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Phthalate Exposure Linked To ADHD

Nov 23, 2009 | Parker Waichman LLP

CPSC Sued Over Phthalates

Chemicals That Make Vinyls, Plastics Linked To Lead Content Issues

Phthalates, chemicals that make plastics and vinyls more flexible, have been linked to many adverse health events. So much so, that stringent phthalate levels have been imposed as part of the Consumer Product Safety Improvement Act (CPSIA). Now, an emerging report found a link between phthalate concentrations in urine to attention-deficit/hyperactivity disorder (ADHD), reports Science Daily.

The new study, out of Korea and published by Elsevier in the November 15th issue of Biological Psychiatry, used computerized testing that measured attention and impulsivity levels and teacher-reported symptoms, said Science Daily. The team found a noteworthy link between phthalate metabolite levels in urine to ADHD test results and symptoms, with increased symptoms connected to increased levels, said Science Daily.

According to senior study author Yun-Chul Hong, MD, PhD, "these data represent the first documented association between phthalate exposure and ADHD symptoms in school-aged children."  Also, the Editor of Biological Psychiatry, John Krystal, MD, said, "This emerging link between phthalates and symptoms of ADHD raises the concern that accidental environmental exposure to phthalates may be contributing to behavioral and cognitive problems in children. This concern calls for more definitive research."

Potential Health Effects Of Phthalates

The U.S. Centers for Disease Control and Prevention (CPSC), in the Summary of its 2005 Third National Report on Human Exposure to Environmental Chemicals, stated that "very limited scientific information is available on potential human health effects of phthalates at levels" found in the U.S. population, said Science Daily. The study, conducted on a Korean population, is likely “comparable” to that in the U.S., Science Daily reported, noting that the Korean study findings, while not proving ADHD symptoms are caused by phthalate exposure, the study offers compelling evidence for more research.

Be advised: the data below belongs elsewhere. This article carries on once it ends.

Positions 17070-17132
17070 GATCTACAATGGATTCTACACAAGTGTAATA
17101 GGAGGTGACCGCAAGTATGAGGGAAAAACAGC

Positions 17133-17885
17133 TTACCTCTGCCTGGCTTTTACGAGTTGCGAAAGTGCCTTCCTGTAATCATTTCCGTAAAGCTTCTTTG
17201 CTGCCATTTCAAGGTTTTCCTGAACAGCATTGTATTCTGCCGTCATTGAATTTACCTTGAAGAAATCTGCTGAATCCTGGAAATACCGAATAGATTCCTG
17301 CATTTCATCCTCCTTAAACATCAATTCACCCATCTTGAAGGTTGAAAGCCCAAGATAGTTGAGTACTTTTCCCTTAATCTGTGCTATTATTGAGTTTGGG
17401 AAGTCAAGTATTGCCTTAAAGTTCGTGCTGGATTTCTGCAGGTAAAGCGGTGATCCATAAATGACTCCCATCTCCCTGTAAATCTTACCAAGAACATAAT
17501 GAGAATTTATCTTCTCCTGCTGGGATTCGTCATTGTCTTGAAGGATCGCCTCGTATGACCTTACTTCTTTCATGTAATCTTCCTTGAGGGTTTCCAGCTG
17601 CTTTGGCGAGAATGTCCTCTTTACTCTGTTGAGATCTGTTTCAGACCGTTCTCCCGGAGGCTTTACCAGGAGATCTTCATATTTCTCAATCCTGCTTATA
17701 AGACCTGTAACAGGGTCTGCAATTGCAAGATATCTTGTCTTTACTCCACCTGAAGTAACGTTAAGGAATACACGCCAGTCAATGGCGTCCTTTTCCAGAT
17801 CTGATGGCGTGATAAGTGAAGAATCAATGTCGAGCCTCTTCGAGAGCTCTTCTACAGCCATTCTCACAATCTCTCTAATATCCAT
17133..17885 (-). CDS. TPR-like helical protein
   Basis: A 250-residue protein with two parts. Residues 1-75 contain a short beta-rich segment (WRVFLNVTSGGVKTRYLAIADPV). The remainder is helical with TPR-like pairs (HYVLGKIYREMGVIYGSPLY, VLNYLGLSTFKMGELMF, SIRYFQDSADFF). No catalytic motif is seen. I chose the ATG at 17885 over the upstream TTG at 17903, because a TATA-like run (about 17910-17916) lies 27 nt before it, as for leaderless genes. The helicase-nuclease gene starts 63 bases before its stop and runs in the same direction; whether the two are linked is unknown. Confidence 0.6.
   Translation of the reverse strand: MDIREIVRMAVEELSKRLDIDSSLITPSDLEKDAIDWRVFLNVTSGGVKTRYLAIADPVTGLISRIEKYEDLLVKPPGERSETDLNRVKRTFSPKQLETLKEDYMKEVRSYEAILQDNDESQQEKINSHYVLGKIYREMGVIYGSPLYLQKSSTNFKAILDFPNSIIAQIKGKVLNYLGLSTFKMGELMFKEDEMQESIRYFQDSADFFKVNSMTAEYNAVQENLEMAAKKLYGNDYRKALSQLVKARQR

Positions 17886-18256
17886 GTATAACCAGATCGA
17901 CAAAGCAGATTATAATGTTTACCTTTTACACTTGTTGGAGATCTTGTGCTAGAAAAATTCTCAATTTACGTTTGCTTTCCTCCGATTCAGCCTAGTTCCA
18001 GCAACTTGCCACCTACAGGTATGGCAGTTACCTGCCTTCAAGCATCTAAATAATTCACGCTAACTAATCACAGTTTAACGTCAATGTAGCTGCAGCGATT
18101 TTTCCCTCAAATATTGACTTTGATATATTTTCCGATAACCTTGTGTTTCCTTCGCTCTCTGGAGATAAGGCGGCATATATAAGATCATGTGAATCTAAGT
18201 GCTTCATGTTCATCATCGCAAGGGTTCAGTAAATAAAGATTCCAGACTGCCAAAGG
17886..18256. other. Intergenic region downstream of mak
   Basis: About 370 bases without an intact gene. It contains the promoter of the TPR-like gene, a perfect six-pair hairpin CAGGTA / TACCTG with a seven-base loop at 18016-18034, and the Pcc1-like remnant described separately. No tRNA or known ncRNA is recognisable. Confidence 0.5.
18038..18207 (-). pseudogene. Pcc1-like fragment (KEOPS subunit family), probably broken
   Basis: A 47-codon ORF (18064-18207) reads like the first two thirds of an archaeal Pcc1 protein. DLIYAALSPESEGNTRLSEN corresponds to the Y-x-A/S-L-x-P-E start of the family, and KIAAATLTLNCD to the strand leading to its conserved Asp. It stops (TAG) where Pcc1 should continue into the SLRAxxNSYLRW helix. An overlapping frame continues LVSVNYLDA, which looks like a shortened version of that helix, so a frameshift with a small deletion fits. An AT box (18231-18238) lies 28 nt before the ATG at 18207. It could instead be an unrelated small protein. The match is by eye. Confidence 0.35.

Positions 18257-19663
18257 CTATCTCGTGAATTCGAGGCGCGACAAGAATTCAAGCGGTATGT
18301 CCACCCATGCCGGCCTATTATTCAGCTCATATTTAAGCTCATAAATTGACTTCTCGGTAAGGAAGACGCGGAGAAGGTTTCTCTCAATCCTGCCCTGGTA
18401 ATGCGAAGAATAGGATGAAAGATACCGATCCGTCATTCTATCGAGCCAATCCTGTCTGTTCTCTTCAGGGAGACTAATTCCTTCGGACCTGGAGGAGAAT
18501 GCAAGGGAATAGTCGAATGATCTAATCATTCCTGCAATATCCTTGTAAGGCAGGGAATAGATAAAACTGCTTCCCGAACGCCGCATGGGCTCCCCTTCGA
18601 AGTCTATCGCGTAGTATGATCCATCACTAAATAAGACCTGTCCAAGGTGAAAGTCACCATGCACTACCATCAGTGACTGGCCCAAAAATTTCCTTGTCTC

The National Institute of Mental Health (NIMH) describes ADHD as involving difficulty staying focused, paying attention, and controlling behavior, and hyper- or over-activity.

Phthalates—phthalate ester and alcohol—is an organic compound mixed with synthetic rubber. Ubiquitous in a wide array of consumer products and industry, phthalates are found in cosmetics, personal care products, pharmaceuticals and medical devices, food packaging, and cleaning and building materials, noted the National Academy of Sciences previously. Phthalates can be found in pacifiers and rubber ducks, and foods. The compound is also found in, said Science Daily previously, flooring, cables, and packaging materials and, because of its broad use, can be introduced quite easily into the food chain and the human body. Another study found that even when adopting a healthy eating lifestyle, phthalates are difficult to avoid, reported Science Daily.

High phthalate levels during pregnancy were linked to the birth of boys who express less typically masculine behaviors; another study of pregnant women found some phthalates may contribute to this country’s increase in premature births. Phthalates have been found to exacerbate dermatitis in tests with mammals. Some studies linked phthalate exposure in lab animals produced effects on the development of the male reproductive system: Infertility, undescended testes, and testicular development; penis and other reproductive tract malformations, such as hypospadias; and reduced testosterone levels. Some phthalates have been associated with liver cancer and problems with the developing fetus and are known to interfere with androgens.

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